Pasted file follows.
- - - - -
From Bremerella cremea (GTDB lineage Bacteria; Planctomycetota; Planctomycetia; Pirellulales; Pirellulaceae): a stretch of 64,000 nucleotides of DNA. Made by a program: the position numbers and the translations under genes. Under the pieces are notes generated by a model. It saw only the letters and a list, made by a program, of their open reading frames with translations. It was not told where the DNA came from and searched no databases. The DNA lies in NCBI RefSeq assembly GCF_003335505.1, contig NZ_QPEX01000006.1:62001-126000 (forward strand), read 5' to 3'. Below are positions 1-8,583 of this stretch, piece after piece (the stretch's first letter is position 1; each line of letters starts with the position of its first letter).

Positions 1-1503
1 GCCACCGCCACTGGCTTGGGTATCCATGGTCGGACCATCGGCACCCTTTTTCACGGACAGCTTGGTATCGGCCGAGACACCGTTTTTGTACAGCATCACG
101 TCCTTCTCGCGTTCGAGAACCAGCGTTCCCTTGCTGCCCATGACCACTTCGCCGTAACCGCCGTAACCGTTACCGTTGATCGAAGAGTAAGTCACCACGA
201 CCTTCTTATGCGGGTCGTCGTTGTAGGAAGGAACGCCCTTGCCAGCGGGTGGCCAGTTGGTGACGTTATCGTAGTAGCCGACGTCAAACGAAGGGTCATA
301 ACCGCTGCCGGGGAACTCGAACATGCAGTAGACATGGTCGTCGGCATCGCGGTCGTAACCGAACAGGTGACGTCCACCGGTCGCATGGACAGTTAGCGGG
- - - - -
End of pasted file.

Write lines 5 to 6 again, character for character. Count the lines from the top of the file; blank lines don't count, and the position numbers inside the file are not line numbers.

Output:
201 CCTTCTTATGCGGGTCGTCGTTGTAGGAAGGAACGCCCTTGCCAGCGGGTGGCCAGTTGGTGACGTTATCGTAGTAGCCGACGTCAAACGAAGGGTCATA
301 ACCGCTGCCGGGGAACTCGAACATGCAGTAGACATGGTCGTCGGCATCGCGGTCGTAACCGAACAGGTGACGTCCACCGGTCGCATGGACAGTTAGCGGG